This section covers some conservation easements basics. Interested landowners should consult with their own financial and legal advisors to learn more about how a conservation easement might help them meet their conservation and financial goals.
A qualified nonprofit, tax-exempt conservation organization – such as a land trust or conservancy – may hold a conservation easement, as can federal, state or local units of government.
The landowner and the land trust or other easement holder decide together what is needed to protect the land’s conservation values and meet the financial and personal needs of the landowner’s family. If a conservation easement is purchased using particular grant funding, grant program requirements may also influence what the easement restricts or allows.
No. Conservation easements are non-possessory real estate interest in land. Once an easement is conveyed, the easement holder has the legal responsibility to ensure that the terms of the easement are upheld.
When a land trust or government entity accepts a conservation easement, it takes on perpetual obligations to monitor the property and enforce the easement terms. Once an easement is established, the land trust documents the site’s conservation values, performs annual site inspections to ensure all the easement’s conditions are being honored, and keeps all future owners of the site informed of the easement agreement.
In the event that the terms of an easement are violated, the easement holder is accountable for making sure any damage to the conservation values on the land is repaired. The easement holder has the right and responsibility to take legal action, if necessary, to enforce conservation easements.
Conservation easements do not typically grant public access, although public access to protected land can be a stipulation of an easement if that is mutually acceptable to the landowner and the easement holder.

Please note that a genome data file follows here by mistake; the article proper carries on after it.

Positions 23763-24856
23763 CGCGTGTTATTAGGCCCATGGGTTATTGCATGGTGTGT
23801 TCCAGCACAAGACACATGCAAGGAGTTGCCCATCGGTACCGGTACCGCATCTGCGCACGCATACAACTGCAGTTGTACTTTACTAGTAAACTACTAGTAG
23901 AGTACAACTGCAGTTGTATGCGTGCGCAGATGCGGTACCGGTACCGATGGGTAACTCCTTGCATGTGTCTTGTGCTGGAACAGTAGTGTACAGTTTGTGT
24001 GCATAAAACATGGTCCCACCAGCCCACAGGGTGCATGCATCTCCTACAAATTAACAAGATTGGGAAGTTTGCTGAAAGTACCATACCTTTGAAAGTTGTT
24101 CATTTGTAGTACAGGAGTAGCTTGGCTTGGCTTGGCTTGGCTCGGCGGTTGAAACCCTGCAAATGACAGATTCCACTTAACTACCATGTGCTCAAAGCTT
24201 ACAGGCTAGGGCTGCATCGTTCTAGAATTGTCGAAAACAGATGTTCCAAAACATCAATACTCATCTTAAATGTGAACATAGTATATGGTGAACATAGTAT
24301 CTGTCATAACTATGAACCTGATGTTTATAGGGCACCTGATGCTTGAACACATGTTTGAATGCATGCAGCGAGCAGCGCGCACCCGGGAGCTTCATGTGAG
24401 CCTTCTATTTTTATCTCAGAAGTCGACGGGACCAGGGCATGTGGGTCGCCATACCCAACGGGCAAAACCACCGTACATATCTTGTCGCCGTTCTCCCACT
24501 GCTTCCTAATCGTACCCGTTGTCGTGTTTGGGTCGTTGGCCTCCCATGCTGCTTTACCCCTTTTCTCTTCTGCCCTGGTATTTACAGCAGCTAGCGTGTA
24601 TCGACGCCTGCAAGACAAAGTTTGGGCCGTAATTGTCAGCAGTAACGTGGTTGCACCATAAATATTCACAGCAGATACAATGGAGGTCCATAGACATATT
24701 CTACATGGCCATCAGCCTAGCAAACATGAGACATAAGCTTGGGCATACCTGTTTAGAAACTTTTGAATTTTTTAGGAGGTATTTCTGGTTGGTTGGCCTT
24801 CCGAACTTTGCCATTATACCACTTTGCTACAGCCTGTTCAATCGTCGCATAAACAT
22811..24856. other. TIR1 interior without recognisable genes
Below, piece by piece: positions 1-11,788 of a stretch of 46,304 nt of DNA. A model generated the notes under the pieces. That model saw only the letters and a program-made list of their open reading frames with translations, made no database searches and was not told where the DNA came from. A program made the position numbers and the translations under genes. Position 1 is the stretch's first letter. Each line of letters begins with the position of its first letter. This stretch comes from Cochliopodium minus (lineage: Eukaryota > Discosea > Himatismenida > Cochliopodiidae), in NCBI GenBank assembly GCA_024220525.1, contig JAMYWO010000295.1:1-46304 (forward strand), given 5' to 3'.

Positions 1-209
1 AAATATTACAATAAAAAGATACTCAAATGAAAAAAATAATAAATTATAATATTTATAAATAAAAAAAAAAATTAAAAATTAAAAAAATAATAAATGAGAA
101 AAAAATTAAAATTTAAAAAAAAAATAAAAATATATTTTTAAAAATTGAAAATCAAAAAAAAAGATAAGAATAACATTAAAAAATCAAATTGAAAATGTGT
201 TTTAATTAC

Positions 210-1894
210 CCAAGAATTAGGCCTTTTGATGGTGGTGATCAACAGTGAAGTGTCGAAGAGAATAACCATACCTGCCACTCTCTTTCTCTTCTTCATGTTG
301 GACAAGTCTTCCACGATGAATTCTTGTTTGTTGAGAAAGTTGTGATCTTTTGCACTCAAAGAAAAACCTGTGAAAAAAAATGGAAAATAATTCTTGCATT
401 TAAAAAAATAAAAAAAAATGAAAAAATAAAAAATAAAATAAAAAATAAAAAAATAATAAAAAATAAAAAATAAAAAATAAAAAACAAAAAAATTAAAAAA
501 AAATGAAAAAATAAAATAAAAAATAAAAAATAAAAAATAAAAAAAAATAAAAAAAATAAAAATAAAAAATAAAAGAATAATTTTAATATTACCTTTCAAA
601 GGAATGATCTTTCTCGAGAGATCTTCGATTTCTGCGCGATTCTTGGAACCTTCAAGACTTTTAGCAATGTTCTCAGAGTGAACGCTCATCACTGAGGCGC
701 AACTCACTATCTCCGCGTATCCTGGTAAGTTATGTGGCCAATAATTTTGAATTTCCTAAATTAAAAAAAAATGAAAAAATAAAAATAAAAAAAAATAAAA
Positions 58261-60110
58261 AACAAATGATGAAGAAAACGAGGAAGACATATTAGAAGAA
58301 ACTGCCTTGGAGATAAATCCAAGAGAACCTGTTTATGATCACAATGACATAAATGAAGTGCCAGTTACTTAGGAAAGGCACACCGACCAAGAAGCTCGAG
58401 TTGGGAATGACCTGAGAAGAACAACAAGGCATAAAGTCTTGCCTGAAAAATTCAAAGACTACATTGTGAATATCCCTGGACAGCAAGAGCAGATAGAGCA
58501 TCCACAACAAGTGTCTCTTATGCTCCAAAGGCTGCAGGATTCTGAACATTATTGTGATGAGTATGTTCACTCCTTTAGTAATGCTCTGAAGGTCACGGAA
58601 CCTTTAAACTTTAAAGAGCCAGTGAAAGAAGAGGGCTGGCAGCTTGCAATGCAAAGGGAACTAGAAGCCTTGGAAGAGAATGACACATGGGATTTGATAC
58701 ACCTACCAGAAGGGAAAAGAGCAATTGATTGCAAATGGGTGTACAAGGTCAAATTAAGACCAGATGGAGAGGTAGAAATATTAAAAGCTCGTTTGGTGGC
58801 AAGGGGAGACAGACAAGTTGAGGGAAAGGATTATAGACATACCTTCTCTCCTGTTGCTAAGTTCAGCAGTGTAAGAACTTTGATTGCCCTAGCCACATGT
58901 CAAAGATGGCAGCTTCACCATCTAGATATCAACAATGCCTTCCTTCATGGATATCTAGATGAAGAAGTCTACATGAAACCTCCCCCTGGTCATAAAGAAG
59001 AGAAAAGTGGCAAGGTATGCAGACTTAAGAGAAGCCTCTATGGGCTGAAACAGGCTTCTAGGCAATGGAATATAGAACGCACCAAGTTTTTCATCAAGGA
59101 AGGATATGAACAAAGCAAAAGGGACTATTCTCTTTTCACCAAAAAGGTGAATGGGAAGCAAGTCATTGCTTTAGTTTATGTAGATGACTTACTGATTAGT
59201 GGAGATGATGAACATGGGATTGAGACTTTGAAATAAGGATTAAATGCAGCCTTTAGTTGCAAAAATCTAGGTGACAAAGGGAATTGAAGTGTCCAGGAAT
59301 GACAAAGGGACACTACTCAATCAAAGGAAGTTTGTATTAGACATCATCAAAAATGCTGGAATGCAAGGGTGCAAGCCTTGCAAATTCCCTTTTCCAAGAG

While restrictions defined in a conservation easement run with the property forever, land protected in this way can be sold, passed to heirs or otherwise transferred.
The value of a conservation easement donated to a qualified organization is deductible for tax purposes if it meets federal tax code requirements. There are also rules in the federal estate tax laws that favor property protected by conservation easements.
The value of an easement is the difference between the property’s fair market value before and after the conservation easement is conveyed. Easement values vary greatly: in general, the highest value easements are those placing broad restrictions against development on open space under intense development pressure.
The value of conservation easements is heavily influenced by the specific terms of each easement. Therefore, any attempt to “ball park” the value of an easement before those terms are defined is speculative, at best. Conservation easement values, either for purchase or for tax-deduction purposes, must be determined by a qualified land appraiser and must meet specific appraisal requirements.
Land subject to a conservation easement may see a reduced assessment. Under Wisconsin law, local property tax assessors are required to consider the effect of a conservation easement when setting the taxable value of the property. But in practice, assessments of eased land have varied widely in the state.
Only in rare circumstances and only by judicial decision can a conservation easement be extinguished. They should be understood as permanent agreements.
*Content courtesy of Gathering Waters Conservancy
~ Mollie Beattie Director, U.S. Fish and Wildlife Service 1993-1996
“What a country chooses to save is what a country chooses to say about itself.”